Academic journal article The Public Manager

Strategic Management of Human Capital: The First Pillar of the President's Management Agenda. (Mini-Forum: Performance Management)

Academic journal article The Public Manager

Strategic Management of Human Capital: The First Pillar of the President's Management Agenda. (Mini-Forum: Performance Management)

Article excerpt

Two managers share highlights from the human capital track at the 2002 Performance Conference of the National Academy of Public Administration (NAPA).

Editor's Note

The fifth annual Performance Conference of the Center for Improving Public Service of the National Academy of Public Administration (NAPA) was held June 3-6. Over six hundred people attended the event held at The Inn and Conference Center at the University of Maryland. The conference theme was "Getting Results." This event is the culminating annual event of the Performance Consortium, a group of 30 federal agencies that have joined with the academy to fund a program of peer-to-peer exchange of helpful practices among those implementing performance-based management activities.

This year's program focused on the five priorities of the President's Management Agenda (PMA): Strategic Management of Human Capital, Competitive Sourcing, Improved Financial Performance, Expanded Electronic Government, and Budget and Performance Integration. Each track featured the Office of Management and Budget (OMB) lead person and agency-based practice reports. The conference featured presentations by Robert O'Neill Jr., president of NAPA, Mitchell E. Daniels, Jr., director of OMB, Kay Coles James, director of OPM, Sean O'Keefe, administrator of NASA (and former deputy director of OMB), Roderick Paige, secretary, Department of Education, Senator George V. Voinovich (R-OH), and columnist Mike Causey.

The following articles are "track reports" from each of the conference's five major tracks, each covering one of the PMA priorities. Each track report includes the session title, names of presenters, and a summary of the presentations and discussion. The track on budget and performance integration, in particular, brought attendees up to the minute with the addition of a last minute walk-on presentation from OMB on early experience with the new Program Assessment Rating Tool (PART).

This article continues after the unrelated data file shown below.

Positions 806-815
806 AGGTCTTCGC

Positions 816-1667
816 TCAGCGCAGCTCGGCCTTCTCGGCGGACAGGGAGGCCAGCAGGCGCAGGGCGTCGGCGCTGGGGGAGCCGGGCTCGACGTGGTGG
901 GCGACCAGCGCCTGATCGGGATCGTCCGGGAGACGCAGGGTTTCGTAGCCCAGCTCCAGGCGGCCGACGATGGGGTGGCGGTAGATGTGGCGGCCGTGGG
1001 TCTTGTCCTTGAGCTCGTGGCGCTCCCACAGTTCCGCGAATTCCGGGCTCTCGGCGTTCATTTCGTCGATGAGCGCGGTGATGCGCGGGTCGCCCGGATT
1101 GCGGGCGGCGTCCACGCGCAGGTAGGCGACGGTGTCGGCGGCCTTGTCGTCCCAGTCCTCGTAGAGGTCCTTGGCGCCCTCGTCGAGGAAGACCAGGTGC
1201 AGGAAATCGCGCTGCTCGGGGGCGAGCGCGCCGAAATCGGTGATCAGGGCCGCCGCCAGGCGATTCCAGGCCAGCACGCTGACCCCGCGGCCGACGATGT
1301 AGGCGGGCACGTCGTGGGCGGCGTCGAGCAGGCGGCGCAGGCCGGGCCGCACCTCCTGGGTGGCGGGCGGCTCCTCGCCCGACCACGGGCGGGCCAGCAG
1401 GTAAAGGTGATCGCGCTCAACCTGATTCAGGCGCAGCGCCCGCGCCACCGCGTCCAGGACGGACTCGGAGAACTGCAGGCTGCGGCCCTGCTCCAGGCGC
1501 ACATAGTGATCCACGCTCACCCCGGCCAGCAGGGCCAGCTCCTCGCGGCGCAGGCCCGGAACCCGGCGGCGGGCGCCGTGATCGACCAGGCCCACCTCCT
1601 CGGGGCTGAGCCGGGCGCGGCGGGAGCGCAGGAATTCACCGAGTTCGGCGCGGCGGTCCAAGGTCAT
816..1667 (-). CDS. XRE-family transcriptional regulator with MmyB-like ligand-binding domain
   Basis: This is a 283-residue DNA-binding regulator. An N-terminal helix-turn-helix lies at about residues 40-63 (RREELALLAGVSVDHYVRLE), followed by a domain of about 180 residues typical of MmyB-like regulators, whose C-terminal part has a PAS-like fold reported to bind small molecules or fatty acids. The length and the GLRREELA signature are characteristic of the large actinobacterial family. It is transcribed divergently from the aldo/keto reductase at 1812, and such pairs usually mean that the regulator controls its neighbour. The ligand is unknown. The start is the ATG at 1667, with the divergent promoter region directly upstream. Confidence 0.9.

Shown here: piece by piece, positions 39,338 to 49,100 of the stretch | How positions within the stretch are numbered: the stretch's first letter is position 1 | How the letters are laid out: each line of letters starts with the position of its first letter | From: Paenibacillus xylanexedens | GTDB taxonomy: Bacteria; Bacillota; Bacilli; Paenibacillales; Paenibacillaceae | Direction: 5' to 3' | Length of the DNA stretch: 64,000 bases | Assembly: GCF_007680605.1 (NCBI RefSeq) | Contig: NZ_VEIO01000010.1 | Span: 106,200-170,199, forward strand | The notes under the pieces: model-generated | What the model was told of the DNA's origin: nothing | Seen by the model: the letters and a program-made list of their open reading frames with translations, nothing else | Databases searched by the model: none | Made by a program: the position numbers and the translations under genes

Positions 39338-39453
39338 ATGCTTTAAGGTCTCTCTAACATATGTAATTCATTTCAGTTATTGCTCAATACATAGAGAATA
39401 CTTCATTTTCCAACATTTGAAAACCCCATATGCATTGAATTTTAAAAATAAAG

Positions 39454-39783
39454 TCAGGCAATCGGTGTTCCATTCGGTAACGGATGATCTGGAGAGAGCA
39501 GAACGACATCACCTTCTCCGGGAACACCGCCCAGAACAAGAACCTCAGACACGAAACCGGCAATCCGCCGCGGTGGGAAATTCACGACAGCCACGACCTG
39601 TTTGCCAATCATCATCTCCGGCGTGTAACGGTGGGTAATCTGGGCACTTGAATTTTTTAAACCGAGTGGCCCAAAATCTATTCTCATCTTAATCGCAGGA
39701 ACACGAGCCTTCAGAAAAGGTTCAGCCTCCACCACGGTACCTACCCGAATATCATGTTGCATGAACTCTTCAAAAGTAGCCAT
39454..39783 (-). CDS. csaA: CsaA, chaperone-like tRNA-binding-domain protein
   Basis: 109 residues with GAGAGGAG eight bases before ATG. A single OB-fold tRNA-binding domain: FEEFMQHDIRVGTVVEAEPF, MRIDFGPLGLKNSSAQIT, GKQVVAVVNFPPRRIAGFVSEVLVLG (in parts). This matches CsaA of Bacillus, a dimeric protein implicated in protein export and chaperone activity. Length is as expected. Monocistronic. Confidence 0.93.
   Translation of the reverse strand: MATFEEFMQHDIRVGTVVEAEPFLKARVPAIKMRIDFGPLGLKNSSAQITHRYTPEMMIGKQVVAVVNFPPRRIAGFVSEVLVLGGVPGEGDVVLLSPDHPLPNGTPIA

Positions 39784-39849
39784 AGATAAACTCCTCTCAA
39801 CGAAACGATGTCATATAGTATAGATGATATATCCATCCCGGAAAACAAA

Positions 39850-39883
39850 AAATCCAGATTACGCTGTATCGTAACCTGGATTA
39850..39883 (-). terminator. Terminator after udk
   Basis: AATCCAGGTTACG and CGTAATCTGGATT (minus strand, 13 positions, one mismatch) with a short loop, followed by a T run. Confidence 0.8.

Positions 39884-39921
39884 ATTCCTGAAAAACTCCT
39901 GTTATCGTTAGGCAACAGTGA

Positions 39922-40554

The Performance Conference will be held next year at the Ronald Reagan Building and International Conference Center, May 19-22, 2003.

Chris Wye

Strategic management of human capital is the first general initiative in the President's Management Agenda (PMA) and comprised one track at the conference. Presenters used a variety of policy initiatives, organizational examples, and innovative ideas to relate how human capital affects the ability of governmental agencies to accomplish their respective missions. The overarching themes that surfaced from the presentations for this track are:

* The strategic management of human capital is the overall cornerstone for performance management and results in the federal government. People do the work that gets results.

* People are the number one asset in all organizations. At the end of the day, they leave and take their knowledge, skills, abilities, and motivations with them. It is people working through technology that adds value for customers--not technology itself.

* The continual development of skills, knowledge, and abilities in people needs to be considered an investment that appreciates.

* There is no one best way to manage human capital strategically; however, one rule of thumb is that every agency or organization ought to consult with the Office of Personnel Management (OPM) prior to developing any plan for human capital. OPM has a liaison for every organization and can work with you to facilitate your efforts.

* Focusing on people as assets that appreciate with development requires a cultural transformation for most federal agencies.

General Sessions

Opening Session: Mitchell E. Daniels, Jr., Director, Office of Management and Budget (OMB).

Mitch Daniels set the stage for the conference with emphasis on a push for federal agency performance that is citizen-centered, results-oriented, and market-based. …

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